Thomas Eric Duncan, the American who contracted Ebola in a visit to Liberia, died today in Texas. That tragedy will obviously be big news, and it will lead more people to freak out about the disease, something that will be heartily encouraged by the cable news channels (or at least by Fox News, which has apparently been going a little crazy on the "We're all going to get Ebola because Obama hates America Benghazibenghazibenghazi!" line).
And freaked out we are. Let's look at some poll numbers:
- Gallup asked people "did you, personally, worry about getting the Ebola virus yesterday, or not?" Twenty-two percent of people said that they worried yesterday about getting Ebola.
- Then they asked people how likely it was that they or someone in their family would get Ebola. Four percent said "very likely," 10 percent said "somewhat likely," 34 percent said "not too likely," and 49 percent said "not at all likely." On one hand, almost six in seven Americans are still tethered to reality on this topic. On the other hand, 14 percent think there's at least a fair chance they're going to get Ebola.
- 18 percent told Gallup that they think there's going to be a major Ebola outbreak in the U.S.
- The Pew Research Center asked a slightly different question, how worried people are about getting it. A total of 32 percent said they were somewhat or very worried. But it wasn't the same for every group:
Black people are probably more likely to know someone who has traveled to West Africa recently, which could explain why the number for them is higher. But still—47 percent?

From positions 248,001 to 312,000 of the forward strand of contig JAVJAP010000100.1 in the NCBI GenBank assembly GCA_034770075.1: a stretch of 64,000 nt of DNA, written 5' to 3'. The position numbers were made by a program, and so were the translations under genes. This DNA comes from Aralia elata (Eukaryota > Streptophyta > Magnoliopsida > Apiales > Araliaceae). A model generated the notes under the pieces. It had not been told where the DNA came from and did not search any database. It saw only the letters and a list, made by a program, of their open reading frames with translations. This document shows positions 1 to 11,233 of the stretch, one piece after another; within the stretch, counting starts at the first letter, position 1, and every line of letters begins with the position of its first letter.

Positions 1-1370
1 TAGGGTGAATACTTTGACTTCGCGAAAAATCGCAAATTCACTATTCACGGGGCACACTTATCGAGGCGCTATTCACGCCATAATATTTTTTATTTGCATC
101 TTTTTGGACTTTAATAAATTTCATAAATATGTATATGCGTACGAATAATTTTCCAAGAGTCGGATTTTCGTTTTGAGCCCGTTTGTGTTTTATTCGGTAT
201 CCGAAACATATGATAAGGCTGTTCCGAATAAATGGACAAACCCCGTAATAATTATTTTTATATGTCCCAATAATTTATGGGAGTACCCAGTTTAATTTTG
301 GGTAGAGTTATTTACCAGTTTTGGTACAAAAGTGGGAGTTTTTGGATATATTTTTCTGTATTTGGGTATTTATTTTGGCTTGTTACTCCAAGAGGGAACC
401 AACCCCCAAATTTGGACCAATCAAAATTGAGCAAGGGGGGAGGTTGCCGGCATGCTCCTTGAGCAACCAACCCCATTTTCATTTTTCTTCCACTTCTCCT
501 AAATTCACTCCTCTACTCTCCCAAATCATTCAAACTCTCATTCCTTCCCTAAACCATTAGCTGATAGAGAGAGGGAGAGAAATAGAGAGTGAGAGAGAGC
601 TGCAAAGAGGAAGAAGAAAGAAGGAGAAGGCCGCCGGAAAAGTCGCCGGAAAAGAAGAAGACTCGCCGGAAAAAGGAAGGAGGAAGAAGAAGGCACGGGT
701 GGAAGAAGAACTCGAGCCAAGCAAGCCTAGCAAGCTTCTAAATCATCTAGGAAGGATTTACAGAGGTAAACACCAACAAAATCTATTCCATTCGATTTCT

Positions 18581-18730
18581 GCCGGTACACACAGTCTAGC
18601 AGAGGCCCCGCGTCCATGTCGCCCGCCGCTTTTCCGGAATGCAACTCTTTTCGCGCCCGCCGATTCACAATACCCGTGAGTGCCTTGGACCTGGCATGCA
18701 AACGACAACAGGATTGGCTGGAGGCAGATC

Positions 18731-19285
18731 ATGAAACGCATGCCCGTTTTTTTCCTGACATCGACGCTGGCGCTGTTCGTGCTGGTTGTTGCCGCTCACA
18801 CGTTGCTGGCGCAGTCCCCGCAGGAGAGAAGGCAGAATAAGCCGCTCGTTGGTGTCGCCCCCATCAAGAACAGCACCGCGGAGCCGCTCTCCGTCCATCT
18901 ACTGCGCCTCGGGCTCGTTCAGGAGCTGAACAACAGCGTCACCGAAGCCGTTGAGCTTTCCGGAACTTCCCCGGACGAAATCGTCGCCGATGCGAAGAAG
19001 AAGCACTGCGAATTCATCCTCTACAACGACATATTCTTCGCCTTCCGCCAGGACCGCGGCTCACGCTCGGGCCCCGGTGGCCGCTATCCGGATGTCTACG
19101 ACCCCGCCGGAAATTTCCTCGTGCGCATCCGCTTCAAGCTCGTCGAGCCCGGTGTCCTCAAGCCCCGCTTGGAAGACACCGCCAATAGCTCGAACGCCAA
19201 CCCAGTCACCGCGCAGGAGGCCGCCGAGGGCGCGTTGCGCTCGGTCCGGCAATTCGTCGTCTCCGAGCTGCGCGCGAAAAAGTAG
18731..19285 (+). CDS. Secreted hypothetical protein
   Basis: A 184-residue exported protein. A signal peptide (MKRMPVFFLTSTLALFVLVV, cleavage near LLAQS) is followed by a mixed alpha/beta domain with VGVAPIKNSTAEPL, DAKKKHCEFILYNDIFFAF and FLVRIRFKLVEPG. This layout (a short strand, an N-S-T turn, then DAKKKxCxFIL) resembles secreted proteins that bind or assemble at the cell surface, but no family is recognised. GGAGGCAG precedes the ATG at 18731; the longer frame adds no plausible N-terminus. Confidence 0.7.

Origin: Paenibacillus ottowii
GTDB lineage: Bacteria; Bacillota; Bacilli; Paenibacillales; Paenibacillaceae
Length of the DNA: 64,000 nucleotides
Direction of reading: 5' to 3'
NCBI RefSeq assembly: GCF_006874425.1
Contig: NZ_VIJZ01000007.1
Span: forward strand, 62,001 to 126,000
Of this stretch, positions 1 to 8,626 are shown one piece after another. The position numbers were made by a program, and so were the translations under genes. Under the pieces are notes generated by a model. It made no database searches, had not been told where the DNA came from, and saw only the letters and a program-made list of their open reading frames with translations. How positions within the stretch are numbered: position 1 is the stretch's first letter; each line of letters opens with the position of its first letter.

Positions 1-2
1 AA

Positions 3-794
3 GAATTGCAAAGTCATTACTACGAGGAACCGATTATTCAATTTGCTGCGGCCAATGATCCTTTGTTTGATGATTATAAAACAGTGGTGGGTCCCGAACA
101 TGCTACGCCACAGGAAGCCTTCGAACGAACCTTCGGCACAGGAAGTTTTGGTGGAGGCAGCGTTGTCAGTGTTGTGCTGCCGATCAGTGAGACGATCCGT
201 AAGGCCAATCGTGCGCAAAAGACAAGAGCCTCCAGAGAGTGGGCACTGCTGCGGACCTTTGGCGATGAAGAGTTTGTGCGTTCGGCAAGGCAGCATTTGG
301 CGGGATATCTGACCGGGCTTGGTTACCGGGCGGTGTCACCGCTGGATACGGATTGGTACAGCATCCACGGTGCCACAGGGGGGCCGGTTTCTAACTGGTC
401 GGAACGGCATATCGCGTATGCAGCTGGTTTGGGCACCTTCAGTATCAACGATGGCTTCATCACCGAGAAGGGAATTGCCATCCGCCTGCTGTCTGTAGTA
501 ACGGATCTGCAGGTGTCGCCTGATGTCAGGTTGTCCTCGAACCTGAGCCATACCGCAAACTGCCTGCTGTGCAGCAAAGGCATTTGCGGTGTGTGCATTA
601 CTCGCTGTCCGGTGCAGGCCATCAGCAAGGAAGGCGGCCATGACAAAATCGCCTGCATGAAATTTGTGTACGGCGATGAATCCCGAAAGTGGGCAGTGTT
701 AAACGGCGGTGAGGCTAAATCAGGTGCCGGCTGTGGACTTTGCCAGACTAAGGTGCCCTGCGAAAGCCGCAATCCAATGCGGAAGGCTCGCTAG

Ebola is a frightening disease, it's true. You wouldn't want to get it. But just for the record, here in America, this is how to know if you're at risk for getting Ebola: Has someone with Ebola vomited on you? No? Then you're not.
I exaggerate only slightly. We've had only one case in America, and while there may be a few more like him—people who went to a place where the disease was spreading and returned before becoming symptomatic, all while evading the precautions that were in place—it won't be more than a few. You aren't going to get it.
But fear always wins. Fear sure wins on TV, where they're actually asking questions like "Could the virus mutate and become airborne?" And we're all hard-wired for fear, because fear is highly adaptive from an evolutionary standpoint. The australopithecine who's terrified of every bump in the night is the one who survives to pass on his genes.
Meanwhile, the totally-not-a-race-baiter Rush Limbaugh is telling his listeners that Barack Obama wants to let white Americans get Ebola as revenge for slavery. So of course we can all stay rational.